Tag Archives: History
African American Music Appreciation Month 2017
I grew up in a very musical household and that identity follows me wherever I go.
Name: Katrina Spencer
Title: Literatures & Cultures Librarian
Hometown: Los Angeles, California
Collaborators: Kat Cyr, Arabella Holzapfel, Amy Frazier, Terry Simpkins, Marlena Evans, Heather Stafford, Innocent Mpoki, Joe Antonioli, Sue Driscoll, Dan Frostman, Kim Gurney, Janine McDonald, Todd Sturtevant, Bryan Carson, Joy Pile, Ryan Clement, multiple student workers, Barack Obama, Jimmy Carter, and others. Many sincere thanks to all of the energy you all have put into this.
Whatcha got goin’ here in the atrium and on the main level of the Davis Family Library?
Of the 23,000+ CDs we have in our collection, we are highlighting over 300 works by and about African American musical artists from June 1st- 22nd. Former President Barack Obama declared June as African American Music Appreciation Month, an initiative first shaped in 1979. President Obama was able to draw further attention to the commemorative month with his 2016 proclamation and the many artists his administration invited to perform at the White House.
Generally speaking, the content spans the 1940s to the early 2000s, including artists from every decade in between. African American music started much earlier than this, but when it comes to largely accessible sound recordings, the early 20th century was perhaps a good place to start in terms of our holdings. However, we do plan to include some very early recordings and have a few monographs that address African American music in the late 1800s- early 1900s.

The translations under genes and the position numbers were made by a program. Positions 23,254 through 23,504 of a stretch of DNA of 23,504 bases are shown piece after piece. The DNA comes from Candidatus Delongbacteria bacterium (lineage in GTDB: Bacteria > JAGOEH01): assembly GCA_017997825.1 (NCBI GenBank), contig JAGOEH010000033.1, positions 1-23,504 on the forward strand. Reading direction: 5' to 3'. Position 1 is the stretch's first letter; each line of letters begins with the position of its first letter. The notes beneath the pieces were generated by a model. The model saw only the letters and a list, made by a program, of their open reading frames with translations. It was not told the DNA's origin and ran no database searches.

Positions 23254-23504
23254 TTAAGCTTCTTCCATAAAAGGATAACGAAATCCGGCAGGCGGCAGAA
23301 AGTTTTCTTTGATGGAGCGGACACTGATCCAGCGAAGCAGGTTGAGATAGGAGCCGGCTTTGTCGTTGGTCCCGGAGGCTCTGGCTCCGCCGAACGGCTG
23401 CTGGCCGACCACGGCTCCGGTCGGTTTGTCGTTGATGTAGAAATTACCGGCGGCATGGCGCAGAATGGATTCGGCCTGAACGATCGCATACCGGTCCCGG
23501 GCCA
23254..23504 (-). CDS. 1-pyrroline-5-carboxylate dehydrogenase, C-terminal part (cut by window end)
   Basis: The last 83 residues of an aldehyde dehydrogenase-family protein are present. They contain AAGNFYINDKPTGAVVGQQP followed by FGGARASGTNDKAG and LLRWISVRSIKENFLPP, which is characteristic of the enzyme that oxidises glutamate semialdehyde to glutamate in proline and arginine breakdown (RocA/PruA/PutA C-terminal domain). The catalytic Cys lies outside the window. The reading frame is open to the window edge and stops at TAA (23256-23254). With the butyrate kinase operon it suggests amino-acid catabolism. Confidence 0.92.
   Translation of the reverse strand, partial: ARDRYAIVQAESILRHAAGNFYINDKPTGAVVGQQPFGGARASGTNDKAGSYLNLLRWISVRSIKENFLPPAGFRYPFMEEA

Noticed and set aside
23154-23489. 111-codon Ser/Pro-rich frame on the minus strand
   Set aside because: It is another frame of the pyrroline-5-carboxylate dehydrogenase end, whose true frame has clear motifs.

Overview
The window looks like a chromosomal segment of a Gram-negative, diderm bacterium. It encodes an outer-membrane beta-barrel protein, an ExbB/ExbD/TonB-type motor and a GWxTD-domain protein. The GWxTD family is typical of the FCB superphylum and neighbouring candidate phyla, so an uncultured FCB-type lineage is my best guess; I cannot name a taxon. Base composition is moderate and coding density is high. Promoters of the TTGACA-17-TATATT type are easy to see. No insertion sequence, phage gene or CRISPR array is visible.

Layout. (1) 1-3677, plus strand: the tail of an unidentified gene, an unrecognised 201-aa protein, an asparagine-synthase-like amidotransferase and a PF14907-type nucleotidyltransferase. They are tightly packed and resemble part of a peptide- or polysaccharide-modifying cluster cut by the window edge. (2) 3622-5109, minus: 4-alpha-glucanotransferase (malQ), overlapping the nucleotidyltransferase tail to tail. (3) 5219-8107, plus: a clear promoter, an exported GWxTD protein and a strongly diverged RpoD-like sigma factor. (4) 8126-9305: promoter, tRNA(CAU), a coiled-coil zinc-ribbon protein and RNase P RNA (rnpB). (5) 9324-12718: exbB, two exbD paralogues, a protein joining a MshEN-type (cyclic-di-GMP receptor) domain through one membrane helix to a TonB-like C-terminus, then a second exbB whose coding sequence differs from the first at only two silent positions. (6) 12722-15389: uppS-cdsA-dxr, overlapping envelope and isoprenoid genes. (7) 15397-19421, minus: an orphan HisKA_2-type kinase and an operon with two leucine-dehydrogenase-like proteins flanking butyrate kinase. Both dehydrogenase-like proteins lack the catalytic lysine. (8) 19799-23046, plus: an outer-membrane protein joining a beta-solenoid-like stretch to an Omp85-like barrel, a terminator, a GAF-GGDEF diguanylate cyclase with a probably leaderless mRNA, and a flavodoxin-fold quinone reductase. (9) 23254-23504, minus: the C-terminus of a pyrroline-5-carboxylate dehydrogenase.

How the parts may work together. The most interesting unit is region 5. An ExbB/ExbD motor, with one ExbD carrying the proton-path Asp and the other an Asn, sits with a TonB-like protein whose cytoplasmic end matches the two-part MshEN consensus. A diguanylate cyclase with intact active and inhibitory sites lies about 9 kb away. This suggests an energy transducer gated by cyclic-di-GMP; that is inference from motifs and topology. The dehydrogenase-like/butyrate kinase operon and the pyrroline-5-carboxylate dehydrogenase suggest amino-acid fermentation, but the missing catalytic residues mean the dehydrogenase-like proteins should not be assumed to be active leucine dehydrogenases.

What motivated you to put this together?
There were so many motivations. First, I have lived now in five states– California, Missouri, Illinois, Wisconsin, Vermont– and while the demographics, landscapes, weather, and food fare change, the consumption of African American music as an avid pastime does not. Scratch that: it’s global. People love the soulful sounds born deep in the South of our country, among pain, oppression, and affliction, within the church, in the Great Migrations to urban spaces, on stage at Harelm’s Apollo Theater, within both Motown’s and Los Angeles’ major recording studios, and shown on MTV and BET. When you tell the story of African American music, you tell the story of our nation.
Second, I attended the Posse Plus Retreat back in February when I was hired and some of the facilitators did a great job of playing music during our set-ups for activities. There I told American Studies professor (and musician) Dr. Will Nash, “I’ll give you all the money in my wallet if you can tell me who’s singing this song.” He thought for a minute and replied, “Is it Brandy and Monica’s “The Boy Is Mine?”” I wasn’t expecting a white man, some 20 years my senior, to know an R&B hit from the 1990s– and I was wrong. Thankfully I was only carrying $1.63 in cash! But that conversation made me realize even more profoundly that music transcends race, class, geography, and other markers we tend to think divide us.
Lastly (and transparently), I love to see people of color taking ownership of our library spaces, myself included. Frequently at predominantly white institutions, people of color and oppressed minorities do not see themselves systematically reflected in the curriculum, the history of their colleges, and/or in the body of faculty and staff. My efforts in the library aim to speak to that scarcity of representation. I’m on a mission to reassert esteem, to remind my audiences that we’re in the 21st century, and that “America” is increasingly and beautifully brown.
How’d you decide what to include?
We crowd-sourced. We started up an Excel file and invited various people on the library staff to add to it. The seven of us rather easily came up with hundreds of works that would fit into our theme. Ha! New recommendations were coming in while we were loading the shelves!